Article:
> >>> the type of page Y.  Now dom A's dirty CPUs are in the new map, but
> >>> B may not need to flush them right away.  B can filter by page Y's
> >>> timestamp, and flush (and clear) only some of the cpus in the map.
> >>>
> >>> So that seems good, but then there's a risk that cpus never get
> >>> cleared from the map, and __get_page_type() ends up doing a lot of
> >>> unnecessary work filtering timestaps.  When is it safe to remove a
> >>> CPU from that map?
> >>>  - obvs safe if we IPI it to flush the TLB (though may need memory
> >>>    barriers -- need to think about a race with CPU C putting A _into_
> >>>    the map at the same time...)
> >>>  - we could track the timestamp of the most recent addition to the
> >>>    map, and drop any CPU whose TLB has been flushed since that,
> >>>    but that still lets unrelated unmaps keep CPUs alive in the map...
> >>>  - we could double-buffer the map: always add CPUs to the active map;
> >>>    from time to time, swap maps and flush everything in the non-active
> >>>    map (filtered by the TLB timestamp when we last swapped over).
> >>>
> >>> Bah, this is turning into a tar pit.  Let's stick to the v2 patch as
> >>> being (relatively) simple and correct, and revisit this if it causes
> >>> trouble. :)
> >> :(
> >>
> >> A 70% performance hit for guest creation is certainly going to cause
> >> problems, but we obviously need to prioritise correctness in this case.
> > Hmm, you did understand that the 70% hit is on a specific sub-part of
> > the overall process, not guest creation as a whole? Anyway, your reply
> > is neither an ack nor a nak nor an indication of what needs to change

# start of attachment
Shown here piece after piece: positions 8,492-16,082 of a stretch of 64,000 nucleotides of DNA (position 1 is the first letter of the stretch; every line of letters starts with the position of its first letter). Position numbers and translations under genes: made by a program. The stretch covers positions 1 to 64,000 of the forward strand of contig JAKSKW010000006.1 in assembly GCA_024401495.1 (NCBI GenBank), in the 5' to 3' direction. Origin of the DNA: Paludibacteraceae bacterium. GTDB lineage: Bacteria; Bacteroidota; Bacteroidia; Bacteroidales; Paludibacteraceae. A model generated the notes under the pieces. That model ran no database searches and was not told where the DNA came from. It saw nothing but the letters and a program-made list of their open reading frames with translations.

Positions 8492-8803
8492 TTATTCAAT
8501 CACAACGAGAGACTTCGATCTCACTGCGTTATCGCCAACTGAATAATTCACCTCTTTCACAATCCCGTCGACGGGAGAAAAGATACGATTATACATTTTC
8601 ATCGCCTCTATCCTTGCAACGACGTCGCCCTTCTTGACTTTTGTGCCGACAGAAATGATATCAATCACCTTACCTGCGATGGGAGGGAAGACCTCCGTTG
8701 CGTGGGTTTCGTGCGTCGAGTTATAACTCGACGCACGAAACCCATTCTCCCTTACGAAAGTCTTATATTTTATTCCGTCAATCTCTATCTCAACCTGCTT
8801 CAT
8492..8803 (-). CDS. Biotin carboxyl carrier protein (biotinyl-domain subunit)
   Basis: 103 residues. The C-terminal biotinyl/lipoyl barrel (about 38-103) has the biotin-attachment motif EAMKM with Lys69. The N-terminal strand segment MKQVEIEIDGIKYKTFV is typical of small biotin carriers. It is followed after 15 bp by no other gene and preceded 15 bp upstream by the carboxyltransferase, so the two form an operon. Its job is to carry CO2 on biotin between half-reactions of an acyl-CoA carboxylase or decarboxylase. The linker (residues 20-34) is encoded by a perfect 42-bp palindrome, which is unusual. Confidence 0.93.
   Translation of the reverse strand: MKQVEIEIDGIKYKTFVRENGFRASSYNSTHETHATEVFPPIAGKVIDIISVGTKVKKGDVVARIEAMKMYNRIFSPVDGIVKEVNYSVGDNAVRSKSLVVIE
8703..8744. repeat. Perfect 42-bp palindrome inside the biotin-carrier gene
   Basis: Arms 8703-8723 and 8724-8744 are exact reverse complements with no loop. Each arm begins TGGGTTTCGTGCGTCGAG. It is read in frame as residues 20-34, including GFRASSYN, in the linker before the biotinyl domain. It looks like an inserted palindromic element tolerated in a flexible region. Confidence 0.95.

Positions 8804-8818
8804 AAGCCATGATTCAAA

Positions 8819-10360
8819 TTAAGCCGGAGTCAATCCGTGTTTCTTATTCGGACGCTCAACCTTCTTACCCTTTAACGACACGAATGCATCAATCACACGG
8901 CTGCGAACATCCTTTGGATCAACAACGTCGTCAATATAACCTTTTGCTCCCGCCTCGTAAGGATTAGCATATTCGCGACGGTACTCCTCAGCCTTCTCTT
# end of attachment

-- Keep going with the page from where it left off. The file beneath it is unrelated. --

> > ...
> Yes - I realise it isn't all of domain creation, but this performance hit 
> will also
> hit migration, qemu DMA mappings, etc.
> XenServer has started a side-by-side performance work-up of this change, as
> presented at the root of this thread.  We should hopefully have some
> number in the next day or two.

I did some measurements on two builds of a recent version of XenServer using 
Xen upstream 4.9.0-3.0. The only difference between the builds was the patch 
x86-put-l1e-foreign-flush.patch  in 

I observed no measurable difference between these builds with a guest RAM value 
of 4G, 8G and 14G for the following operations:
- time xe vm-start
- time xe vm-shutdown
- vm downtime during "xe vm-migration" (as measured by pinging the vm during 
migration and verifying for how long pings would fail when both domains are 
- time xe vm-migrate # for HVM guests (eg. win7 and win10)

But I observed a difference for the duration of "time xe vm-migrate" for PV 
guests (eg. centos68, debian70, ubuntu1204). For centos68, for instance, I 
obtained the following values on a machine with a Intel E3-1281v3 3.7Ghz CPU, 
averaged over 10 runs for each data point:
|   Guest RAM   |  no patch  | with patch | difference |  diff/RAM | 
|   14GB        |   10.44s   |   13.46s   |    3.02s   |    0.22s/GB    |
|    8GB        |    6.46s   |    8.28s   |    1.82s   |    0.23s/GB    |
|    4GB        |    3.85s   |    4.74s   |    0.89s   |    0.22s/GB    |

From these numbers, if the patch is present, it looks like VM migration of a PV 
guest would take an extra 1s for each extra 5GB of guest RAM. The VMs are 
mostly idle during migration. At this point, it's not clear to me why this 
difference is only visible on VM migration (as opposed to VM start for 
example), and only on a PV guest (as opposed to an HVM).